History’s Top Brain Computation Insights: Day 14

Neuron staining illustrating column structure in cortex14) Neocortex is composed of columnar functional units (Mountcastle – 1957, Hubel & Wiesel – 1962)

Mountcastle found that nearby neurons in monkey somatosensory cortex tend to activate for similar sensory experiences. For example, a neuron might respond best to a vibration of the right index finger tip, while a neuron slightly deeper in might respond best to a vibration of the middle of that finger.

The neurons with these similar 'receptive fields' are organized vertically in cortical columns. Mountcastle distinguished between mini-columns, the basic functional unit of cortex, and hyper-columns, which are functional aggregates of about 100 mini-columns.

Hubel & Wiesel expanded Mountcastle's findings to visual cortex, discovering mini-columns showing line orientation selectivity and hyper-columns showing ocular dominance (i.e., receptive fields for one eye and not the other). The figure below illustrates a typical spatial organization of orientation columns in occipital cortex (viewed from above), along with the line orientations corresponding to each color patch.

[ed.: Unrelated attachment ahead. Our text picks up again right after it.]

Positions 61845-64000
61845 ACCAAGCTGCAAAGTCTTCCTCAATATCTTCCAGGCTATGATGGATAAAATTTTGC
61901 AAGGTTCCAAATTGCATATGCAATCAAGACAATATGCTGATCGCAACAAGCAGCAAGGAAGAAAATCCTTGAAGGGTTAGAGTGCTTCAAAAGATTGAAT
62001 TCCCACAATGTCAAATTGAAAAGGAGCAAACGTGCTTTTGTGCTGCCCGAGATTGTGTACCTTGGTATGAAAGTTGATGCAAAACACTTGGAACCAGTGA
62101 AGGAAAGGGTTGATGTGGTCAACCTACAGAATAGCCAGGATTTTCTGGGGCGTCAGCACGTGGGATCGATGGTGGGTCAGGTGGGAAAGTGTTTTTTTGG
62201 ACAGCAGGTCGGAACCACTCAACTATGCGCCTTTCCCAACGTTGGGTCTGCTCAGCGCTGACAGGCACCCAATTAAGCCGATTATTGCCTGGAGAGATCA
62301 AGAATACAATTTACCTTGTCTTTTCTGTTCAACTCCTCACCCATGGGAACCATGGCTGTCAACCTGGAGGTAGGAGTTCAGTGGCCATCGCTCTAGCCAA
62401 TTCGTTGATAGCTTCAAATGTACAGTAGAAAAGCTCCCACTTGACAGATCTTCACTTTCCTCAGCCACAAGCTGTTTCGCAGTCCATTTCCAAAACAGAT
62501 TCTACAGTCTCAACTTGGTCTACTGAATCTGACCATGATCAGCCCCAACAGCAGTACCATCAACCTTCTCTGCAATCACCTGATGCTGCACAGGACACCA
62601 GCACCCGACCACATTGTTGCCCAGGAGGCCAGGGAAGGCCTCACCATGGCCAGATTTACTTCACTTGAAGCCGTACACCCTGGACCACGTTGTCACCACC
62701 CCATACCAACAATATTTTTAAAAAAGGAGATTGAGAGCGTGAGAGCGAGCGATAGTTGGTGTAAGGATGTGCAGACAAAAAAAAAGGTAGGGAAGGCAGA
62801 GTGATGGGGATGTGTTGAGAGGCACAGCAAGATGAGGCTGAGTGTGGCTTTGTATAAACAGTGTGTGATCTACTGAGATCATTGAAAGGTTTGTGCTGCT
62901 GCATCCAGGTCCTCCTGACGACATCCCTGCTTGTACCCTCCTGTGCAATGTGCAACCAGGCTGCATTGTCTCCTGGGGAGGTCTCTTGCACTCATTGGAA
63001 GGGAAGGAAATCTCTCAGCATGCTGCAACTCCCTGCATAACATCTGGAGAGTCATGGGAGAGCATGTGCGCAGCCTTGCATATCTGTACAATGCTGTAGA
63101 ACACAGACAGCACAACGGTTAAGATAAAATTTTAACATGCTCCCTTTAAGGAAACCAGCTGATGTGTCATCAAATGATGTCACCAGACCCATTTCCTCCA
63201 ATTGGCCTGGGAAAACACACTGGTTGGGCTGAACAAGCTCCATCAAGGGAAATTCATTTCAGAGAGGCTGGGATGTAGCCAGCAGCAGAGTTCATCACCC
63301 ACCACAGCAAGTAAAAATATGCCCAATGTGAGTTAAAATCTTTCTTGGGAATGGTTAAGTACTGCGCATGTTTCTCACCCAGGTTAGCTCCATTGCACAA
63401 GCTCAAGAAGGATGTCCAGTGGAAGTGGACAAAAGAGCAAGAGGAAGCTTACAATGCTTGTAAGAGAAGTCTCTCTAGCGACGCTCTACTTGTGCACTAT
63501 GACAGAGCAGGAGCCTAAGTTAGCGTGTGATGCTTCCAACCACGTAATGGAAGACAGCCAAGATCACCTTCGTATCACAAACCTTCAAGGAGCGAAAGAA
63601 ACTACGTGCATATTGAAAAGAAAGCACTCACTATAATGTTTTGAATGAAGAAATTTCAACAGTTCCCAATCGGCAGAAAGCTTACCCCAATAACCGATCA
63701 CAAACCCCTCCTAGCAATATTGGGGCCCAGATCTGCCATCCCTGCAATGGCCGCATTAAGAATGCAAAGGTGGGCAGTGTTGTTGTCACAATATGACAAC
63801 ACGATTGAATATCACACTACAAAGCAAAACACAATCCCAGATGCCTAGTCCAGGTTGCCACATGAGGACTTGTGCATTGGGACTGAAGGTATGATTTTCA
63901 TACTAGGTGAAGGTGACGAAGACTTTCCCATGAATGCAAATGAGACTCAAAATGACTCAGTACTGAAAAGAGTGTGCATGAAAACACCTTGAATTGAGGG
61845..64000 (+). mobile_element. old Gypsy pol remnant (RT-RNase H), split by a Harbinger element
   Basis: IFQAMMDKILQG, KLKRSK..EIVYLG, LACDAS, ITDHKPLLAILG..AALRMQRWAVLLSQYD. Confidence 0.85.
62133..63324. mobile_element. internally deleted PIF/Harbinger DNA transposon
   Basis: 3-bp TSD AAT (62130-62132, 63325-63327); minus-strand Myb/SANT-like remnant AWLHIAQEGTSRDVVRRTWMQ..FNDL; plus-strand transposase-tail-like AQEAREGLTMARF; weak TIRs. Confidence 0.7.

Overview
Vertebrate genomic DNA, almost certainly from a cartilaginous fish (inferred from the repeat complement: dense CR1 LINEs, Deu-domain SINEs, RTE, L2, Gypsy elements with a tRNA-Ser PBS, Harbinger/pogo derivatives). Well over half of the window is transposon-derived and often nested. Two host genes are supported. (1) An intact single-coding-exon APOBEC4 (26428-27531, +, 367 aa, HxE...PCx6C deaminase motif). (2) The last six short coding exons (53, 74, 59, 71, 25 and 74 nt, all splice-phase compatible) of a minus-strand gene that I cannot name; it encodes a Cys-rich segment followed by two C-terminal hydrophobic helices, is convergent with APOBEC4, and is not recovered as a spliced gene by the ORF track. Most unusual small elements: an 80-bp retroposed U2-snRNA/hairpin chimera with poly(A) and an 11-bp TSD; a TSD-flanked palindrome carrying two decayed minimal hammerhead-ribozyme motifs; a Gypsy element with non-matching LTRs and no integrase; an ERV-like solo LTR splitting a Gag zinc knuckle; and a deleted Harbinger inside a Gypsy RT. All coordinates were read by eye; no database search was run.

Implication: The mind, largely governed by reward-seeking behavior, is implemented in an electro-chemical organ with distributed and modular function consisting of excitatory and inhibitory neurons communicating via ion-induced action potentials over convergent and divergent synaptic connections strengthened by correlated activity. The cortex, a part of that organ composed of functional column units whose spatial dedication determines representational resolution, is involved in perception (e.g., touch: parietal lobe, vision: occipital lobe), action (e.g., frontal lobe), and memory (e.g., temporal lobe).

Orientation selective cortical columns 

[This post is part of a series chronicling history's top brain computation insights (see the first of the series for a detailed description). See the history category archive to see all of the entries.]

-MC

One Response to “History’s Top Brain Computation Insights: Day 14”

  1. Cogito Conversation: Dr. Tilak Ratnanather, Brain Mapper | Cogito Says:

    [...] area if you believe the cortical column model of the cortex. As you know Mountcastle developed his famous multicolumn model of the visual cortex, where neurons with similar ‘receptive fields’ are organized vertically in cortical [...]

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